Author Topic: Banknote printing plate discovered  (Read 1712 times)

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Offline Figleaf

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Banknote printing plate discovered
« on: May 03, 2011, 12:08:17 PM »
Revolutionary War Antique Discovery Propels War Between States
By Mike Tighe, 02 May 2011

A Minnesota coin collector has discovered just how seriously New Hampshire takes its motto of Live Free or Die in a brouhaha over a Colonial-era antique that has sparked its own revolutionary war of sorts. Gary Lea stumbled across a money-printing plate that some experts say could trace to the days of Paul Revere and could be worth six figures, according the La Crosse (Wis.) Tribune.

But the profit isn't coming, the profit isn't coming for Lea because the state of New Hampshire contends that there's no such thing as a free antique and it's dying to get its relic back. The state claims it is the rightful owner, even though the coin collector happened upon the copper printing plate during an estate sale in the Gopher State, the Tribune reports. The artifact traveled through several states before Lea found the treasure.

Lea sleuthed the background of the memento, which carried a date stamp of 177-, with the final numeral obliterated from age and grit. He discovered that the plate probably had been used to print money used to pay New Hampshire's share of the Revolutionary War, according to the Tribune.

After buying the plate for a price Lea won't disclose, he told the Tribune, "I knew I couldn't afford to keep it. I was happy just to have known that I was the owner of it at one time, and part of its rediscovery."

He contracted to sell it at an auction, until the New Hampshire Attorney General's Office intervened and said the state wants its heirloom back. Lea canceled the sale, even though the auction house said it was obvious that he had clear title.

Lea sued New Hampshire in Fillmore County, Minn., a maneuver that the Tribune notes raised legal questions such as whether a person can sue one state in another; whether a state can demand to reclaim items it contends are part of its history and treasury; and which state might have jurisdiction over a plate that was crafted in New Hampshire and found its way to an estate sale in Minnesota, after stops over the centuries in Maryland and Michigan, at least.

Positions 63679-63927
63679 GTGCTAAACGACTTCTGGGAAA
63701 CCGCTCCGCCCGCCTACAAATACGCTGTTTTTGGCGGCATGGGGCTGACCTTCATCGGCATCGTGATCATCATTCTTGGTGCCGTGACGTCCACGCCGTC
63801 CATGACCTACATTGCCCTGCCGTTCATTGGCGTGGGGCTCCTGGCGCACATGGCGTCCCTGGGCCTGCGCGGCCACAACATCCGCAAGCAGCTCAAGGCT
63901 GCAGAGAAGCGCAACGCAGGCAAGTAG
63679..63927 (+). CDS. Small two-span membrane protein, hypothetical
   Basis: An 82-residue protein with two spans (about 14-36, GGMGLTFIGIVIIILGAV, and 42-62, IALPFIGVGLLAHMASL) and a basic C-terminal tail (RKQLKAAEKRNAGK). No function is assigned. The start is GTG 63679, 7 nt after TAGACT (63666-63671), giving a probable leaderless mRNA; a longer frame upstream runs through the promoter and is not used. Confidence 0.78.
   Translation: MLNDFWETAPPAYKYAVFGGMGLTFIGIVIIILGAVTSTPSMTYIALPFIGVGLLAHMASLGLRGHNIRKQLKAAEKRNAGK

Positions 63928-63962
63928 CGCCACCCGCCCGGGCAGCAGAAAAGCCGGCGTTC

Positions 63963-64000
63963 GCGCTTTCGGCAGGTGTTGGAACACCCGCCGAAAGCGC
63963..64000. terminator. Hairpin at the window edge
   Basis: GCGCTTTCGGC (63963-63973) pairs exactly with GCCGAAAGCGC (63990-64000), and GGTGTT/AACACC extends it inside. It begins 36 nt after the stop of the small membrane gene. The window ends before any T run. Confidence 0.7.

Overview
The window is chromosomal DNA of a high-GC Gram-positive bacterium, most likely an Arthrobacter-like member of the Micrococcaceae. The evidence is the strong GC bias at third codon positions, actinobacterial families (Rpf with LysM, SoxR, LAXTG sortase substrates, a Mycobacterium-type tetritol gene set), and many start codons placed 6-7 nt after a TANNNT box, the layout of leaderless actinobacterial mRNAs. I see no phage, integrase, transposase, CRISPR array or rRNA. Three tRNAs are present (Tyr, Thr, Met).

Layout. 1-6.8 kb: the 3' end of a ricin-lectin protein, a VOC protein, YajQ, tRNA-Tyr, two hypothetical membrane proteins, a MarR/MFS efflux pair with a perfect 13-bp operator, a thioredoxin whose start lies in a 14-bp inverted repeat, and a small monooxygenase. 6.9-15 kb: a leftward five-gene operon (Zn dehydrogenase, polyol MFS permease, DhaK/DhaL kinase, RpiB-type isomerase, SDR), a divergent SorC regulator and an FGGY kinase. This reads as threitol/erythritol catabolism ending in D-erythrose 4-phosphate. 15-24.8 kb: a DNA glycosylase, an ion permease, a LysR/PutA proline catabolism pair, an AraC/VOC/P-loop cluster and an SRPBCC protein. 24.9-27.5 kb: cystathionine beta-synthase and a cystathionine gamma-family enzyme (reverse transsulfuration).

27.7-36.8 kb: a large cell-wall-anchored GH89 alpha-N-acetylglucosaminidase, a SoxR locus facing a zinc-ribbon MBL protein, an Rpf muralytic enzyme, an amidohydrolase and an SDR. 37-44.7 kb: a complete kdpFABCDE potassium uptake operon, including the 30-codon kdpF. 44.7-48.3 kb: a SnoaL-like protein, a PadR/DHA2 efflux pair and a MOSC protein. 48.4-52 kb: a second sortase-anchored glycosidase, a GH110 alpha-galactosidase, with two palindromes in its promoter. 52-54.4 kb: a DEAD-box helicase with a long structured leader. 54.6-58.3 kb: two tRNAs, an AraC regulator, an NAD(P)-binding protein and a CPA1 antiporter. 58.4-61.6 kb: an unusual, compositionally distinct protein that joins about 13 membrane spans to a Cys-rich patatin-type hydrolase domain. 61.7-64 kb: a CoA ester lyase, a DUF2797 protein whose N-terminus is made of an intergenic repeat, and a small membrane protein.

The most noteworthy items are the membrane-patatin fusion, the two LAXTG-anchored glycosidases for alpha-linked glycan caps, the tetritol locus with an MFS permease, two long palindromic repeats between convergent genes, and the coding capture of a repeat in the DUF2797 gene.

But Fillmore County Judge Robert Benson recently ruled that Minnesota has jurisdiction to decide the rightful owner, and the court has three months to render its final decision, the Tribune reported.

Source: Newsmax

Photo caption: Paul Revere sounds the alarm: The British are coming! The British are coming! But the money isn't coming (yet) for a Minnesota coin collector who discovered a rare printing plate.
An unidentified coin is a piece of metal. An identified coin is a piece of history.

Offline Ukrainii Pyat

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Re: Banknote printing plate discovered
« Reply #1 on: May 03, 2011, 12:35:32 PM »
Just a comment on the legal discussion of lawsuits against other states - there is precedent for it - the so called "long arm" technique.  The state of NH is going to have to do a lot of legal maneuvering to justify how it should get back a 235 year old printing plate - ala proving a provenance of ownership along the way.

The US government is likely to lose the case for the 1933 Double Eagles - they have the burden of proof - and it is a bit of a stretch to prove or disprove something that happened nearly 78 years ago.  So 235 years is really pushing it.
Донецк Украина Donets'k Ukraine

Offline Figleaf

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Re: Banknote printing plate discovered
« Reply #2 on: May 03, 2011, 01:36:33 PM »
Quite apart from the legal (de)merits of the case, I would argue that the plate belongs in the public sphere and that the finder should get a just reward, not an auction result.

Peter
An unidentified coin is a piece of metal. An identified coin is a piece of history.

Offline UK Decimal +

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Re: Banknote printing plate discovered
« Reply #3 on: May 03, 2011, 04:36:02 PM »

Whether NH win or not, the only true winners will be the many legal people that manage to get themselves involved.

Bill.
Ilford, Essex, near London, England.

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